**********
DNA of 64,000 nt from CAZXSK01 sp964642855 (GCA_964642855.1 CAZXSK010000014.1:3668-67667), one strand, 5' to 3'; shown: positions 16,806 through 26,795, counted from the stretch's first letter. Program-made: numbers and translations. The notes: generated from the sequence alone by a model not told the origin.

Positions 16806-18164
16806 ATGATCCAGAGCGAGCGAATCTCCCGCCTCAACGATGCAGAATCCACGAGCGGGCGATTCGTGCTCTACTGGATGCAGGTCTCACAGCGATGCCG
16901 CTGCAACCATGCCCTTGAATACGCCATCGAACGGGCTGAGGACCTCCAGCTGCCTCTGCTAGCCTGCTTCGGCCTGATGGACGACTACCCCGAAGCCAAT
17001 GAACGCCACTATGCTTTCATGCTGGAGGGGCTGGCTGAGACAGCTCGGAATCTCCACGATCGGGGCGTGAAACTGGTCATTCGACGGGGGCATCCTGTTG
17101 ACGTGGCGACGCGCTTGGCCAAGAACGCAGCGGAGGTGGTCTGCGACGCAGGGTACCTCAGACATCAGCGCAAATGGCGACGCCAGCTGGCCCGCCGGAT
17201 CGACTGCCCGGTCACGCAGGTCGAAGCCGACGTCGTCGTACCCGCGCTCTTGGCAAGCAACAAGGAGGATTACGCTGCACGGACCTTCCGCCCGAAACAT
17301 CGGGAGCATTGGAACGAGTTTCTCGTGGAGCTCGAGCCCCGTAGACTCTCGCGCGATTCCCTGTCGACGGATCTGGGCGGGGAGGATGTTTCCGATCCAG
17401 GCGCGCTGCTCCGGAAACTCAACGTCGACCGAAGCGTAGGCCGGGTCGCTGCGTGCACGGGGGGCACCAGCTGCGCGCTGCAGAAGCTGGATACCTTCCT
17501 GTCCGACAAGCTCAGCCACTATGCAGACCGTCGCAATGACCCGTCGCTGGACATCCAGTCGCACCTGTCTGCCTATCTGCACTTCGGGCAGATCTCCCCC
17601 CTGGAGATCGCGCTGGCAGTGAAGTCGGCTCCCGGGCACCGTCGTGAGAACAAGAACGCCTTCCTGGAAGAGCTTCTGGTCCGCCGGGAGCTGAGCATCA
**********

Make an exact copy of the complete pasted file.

DNA of 64,000 nt from CAZXSK01 sp964642855 (GCA_964642855.1 CAZXSK010000014.1:3668-67667), one strand, 5' to 3'; shown: positions 16,806 through 26,795, counted from the stretch's first letter. Program-made: numbers and translations. The notes: generated from the sequence alone by a model not told the origin.

Positions 16806-18164
16806 ATGATCCAGAGCGAGCGAATCTCCCGCCTCAACGATGCAGAATCCACGAGCGGGCGATTCGTGCTCTACTGGATGCAGGTCTCACAGCGATGCCG
16901 CTGCAACCATGCCCTTGAATACGCCATCGAACGGGCTGAGGACCTCCAGCTGCCTCTGCTAGCCTGCTTCGGCCTGATGGACGACTACCCCGAAGCCAAT
17001 GAACGCCACTATGCTTTCATGCTGGAGGGGCTGGCTGAGACAGCTCGGAATCTCCACGATCGGGGCGTGAAACTGGTCATTCGACGGGGGCATCCTGTTG
17101 ACGTGGCGACGCGCTTGGCCAAGAACGCAGCGGAGGTGGTCTGCGACGCAGGGTACCTCAGACATCAGCGCAAATGGCGACGCCAGCTGGCCCGCCGGAT
17201 CGACTGCCCGGTCACGCAGGTCGAAGCCGACGTCGTCGTACCCGCGCTCTTGGCAAGCAACAAGGAGGATTACGCTGCACGGACCTTCCGCCCGAAACAT
17301 CGGGAGCATTGGAACGAGTTTCTCGTGGAGCTCGAGCCCCGTAGACTCTCGCGCGATTCCCTGTCGACGGATCTGGGCGGGGAGGATGTTTCCGATCCAG
17401 GCGCGCTGCTCCGGAAACTCAACGTCGACCGAAGCGTAGGCCGGGTCGCTGCGTGCACGGGGGGCACCAGCTGCGCGCTGCAGAAGCTGGATACCTTCCT
17501 GTCCGACAAGCTCAGCCACTATGCAGACCGTCGCAATGACCCGTCGCTGGACATCCAGTCGCACCTGTCTGCCTATCTGCACTTCGGGCAGATCTCCCCC
17601 CTGGAGATCGCGCTGGCAGTGAAGTCGGCTCCCGGGCACCGTCGTGAGAACAAGAACGCCTTCCTGGAAGAGCTTCTGGTCCGCCGGGAGCTGAGCATCA